PlayStation on mobile: a calculated, necessary risk
Brand power does not impress consumers all by itself, Sony should be extra careful
Sometimes the most interesting stuff is hidden in the most boring of places and that is exactly what seems to have happened with Sony these past two days: the Japanese giant called its annual corporate strategy meeting in order for its leadership to give investors an overview of where the company is heading... and the information just casually mentioned within that presentation was worth more than ten press releases of the typical kind. Among other things, we learned that Uncharted 4 is coming to PC, that Sony is planning to introduce virtual opponents or companion characters in PlayStation games by leveraging the company's artificial intelligence department, as well as that the PS5 is about to break even (already!), an achievement of some note.
Most important of all: we got confirmation, maybe in the most decisive way yet, that Sony wants to finally have a significant presence in the mobile space using PlayStation intellectual properties.
It is not the first time, of course, that the Japanese company has expressed this ambition. Sony had formed a company called ForwardWorks all the way back in 2016, in fact, with the exact purpose of publishing smartphone games based on PlayStation characters. Nothing came of it, which is why two years later Sony founded PlayStation Mobile Inc., the publishing label under which mobile games Run Sackboy! Run! and Uncharted: Fortune Hunter were released. Interestingly, this is the same label that published the four PlayLink titles (games played on the PS4 using a smartphone) as well as the two PS4 games that found their way to PCs so far, Horizon: Zero Dawn and Days Gone.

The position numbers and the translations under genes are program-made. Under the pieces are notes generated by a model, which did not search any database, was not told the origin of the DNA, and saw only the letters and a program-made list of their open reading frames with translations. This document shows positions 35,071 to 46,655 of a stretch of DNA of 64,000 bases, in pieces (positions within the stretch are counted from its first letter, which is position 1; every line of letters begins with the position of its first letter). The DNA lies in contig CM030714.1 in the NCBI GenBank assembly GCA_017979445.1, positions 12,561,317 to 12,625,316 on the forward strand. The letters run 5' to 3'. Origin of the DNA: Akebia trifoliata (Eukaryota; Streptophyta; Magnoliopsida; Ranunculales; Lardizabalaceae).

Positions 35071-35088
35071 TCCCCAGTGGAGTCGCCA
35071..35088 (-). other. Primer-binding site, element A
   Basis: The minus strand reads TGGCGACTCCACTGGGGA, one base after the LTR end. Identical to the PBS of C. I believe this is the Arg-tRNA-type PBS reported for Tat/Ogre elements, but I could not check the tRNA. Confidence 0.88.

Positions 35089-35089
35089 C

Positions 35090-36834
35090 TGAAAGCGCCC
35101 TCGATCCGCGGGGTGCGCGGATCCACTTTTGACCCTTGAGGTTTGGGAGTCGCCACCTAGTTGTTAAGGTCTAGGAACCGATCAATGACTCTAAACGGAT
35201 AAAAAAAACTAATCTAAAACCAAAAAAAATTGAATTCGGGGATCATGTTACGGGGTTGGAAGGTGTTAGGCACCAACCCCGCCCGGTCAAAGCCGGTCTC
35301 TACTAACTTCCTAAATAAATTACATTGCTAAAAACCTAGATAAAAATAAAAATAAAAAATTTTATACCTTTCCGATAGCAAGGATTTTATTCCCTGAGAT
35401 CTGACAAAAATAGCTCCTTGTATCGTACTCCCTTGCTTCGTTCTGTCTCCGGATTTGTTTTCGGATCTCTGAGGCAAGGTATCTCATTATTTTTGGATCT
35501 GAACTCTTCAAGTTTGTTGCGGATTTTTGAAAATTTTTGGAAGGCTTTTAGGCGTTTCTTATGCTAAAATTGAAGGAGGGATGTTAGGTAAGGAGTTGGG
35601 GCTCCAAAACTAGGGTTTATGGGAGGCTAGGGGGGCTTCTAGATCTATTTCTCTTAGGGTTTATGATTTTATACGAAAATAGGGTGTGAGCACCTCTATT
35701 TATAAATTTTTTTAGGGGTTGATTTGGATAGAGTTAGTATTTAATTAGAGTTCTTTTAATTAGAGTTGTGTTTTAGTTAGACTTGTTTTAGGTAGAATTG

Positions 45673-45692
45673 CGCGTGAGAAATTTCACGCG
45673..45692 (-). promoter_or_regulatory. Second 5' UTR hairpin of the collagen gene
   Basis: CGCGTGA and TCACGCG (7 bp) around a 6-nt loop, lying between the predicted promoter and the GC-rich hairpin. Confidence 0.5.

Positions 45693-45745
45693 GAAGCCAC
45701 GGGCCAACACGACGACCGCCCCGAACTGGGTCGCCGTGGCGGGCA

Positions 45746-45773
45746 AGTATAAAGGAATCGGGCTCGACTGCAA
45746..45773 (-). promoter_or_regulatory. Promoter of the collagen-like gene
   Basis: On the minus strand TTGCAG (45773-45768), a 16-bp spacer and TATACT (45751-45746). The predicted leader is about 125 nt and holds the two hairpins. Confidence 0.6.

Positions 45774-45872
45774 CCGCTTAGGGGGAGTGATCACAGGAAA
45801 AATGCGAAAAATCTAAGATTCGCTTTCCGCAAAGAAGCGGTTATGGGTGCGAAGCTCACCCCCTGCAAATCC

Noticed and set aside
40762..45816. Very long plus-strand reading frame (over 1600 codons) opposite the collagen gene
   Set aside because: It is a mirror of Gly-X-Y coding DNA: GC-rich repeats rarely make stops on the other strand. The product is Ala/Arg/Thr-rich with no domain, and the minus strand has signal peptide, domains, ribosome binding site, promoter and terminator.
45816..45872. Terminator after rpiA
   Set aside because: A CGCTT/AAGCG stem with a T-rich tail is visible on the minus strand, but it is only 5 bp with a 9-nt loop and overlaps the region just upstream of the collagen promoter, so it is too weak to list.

This time around it all seems much more serious, a part of a greater plan even. Jim Ryan, president and CEO of Sony Interactive Entertainment, practically confirmed it: "We have been thinking about how players enjoy our content and have had some early success with experimenting with mobile games and apps to provide more choice to gamers. Mobile is just one of the areas we are exploring to reach millions of gamers beyond our platforms. PlayStation has a huge catalog of diverse first-party IP that can transition to smartphone gaming and complement our AAA games or live service games. We are exploring the mobile market with some wonderful PlayStation franchises so please stay tuned."
This is where things start to get... complicated.
It's no wonder, of course, that Sony wants to bring PlayStation IP to smartphones. The company has invested billions during the last 25 years cultivating these brands, characters and stories, after all, and there's a lot - a lot - of money to be made in the mobile space. That market's overall revenue is almost double that of the console market, increasing with every passing year. The success of titles such as Call of Duty Mobile or Genshin Impact (not to mention PUBG or Fortnite) is so great, and the pie of that revenue so big, that Sony understandably wants a piece of it.
But the mobile gaming waters have proven to be very, very dangerous for established IPs. It is extremely easy to release mobile games or supplementary apps/experiences - based on popular console titles - that sound good on paper... only to find out that they tanked in practice because they are not what people expected or wanted them to be. This is not the same expansion paradigm Horizon: Zero Dawn and Days Gone followed: everyone knew what to expect of the PC versions of those PS4 titles and all we had to do was evaluate the quality of the transition from one format to another. A mobile game based on e.g. God of War will most probably not look and feel like a God of War game at all, just like Uncharted: Fortune Hunter had nothing to do with the main Uncharted games gameplay-wise.
So it all becomes a kind of calculated risk on Sony's part: how can the company use its most valuable brand, that of the PlayStation, in a way that will not disappoint traditional gamers, will pique the interest of casual gamers, will not dilute the strength of its franchises while actually adding something to them, something useful for the future? For every Pokemon Go there is a Super Mario Run, for every Lara Croft Go there is a Lara Croft Relic Run: successful and indifferent mobile games based on the same IP. There can be no doubt that Sony will absolutely have to claim a place in the mobile market at some point, but the company has to tread very carefully into this unfamiliar territory. Does the name Sega ring any bells?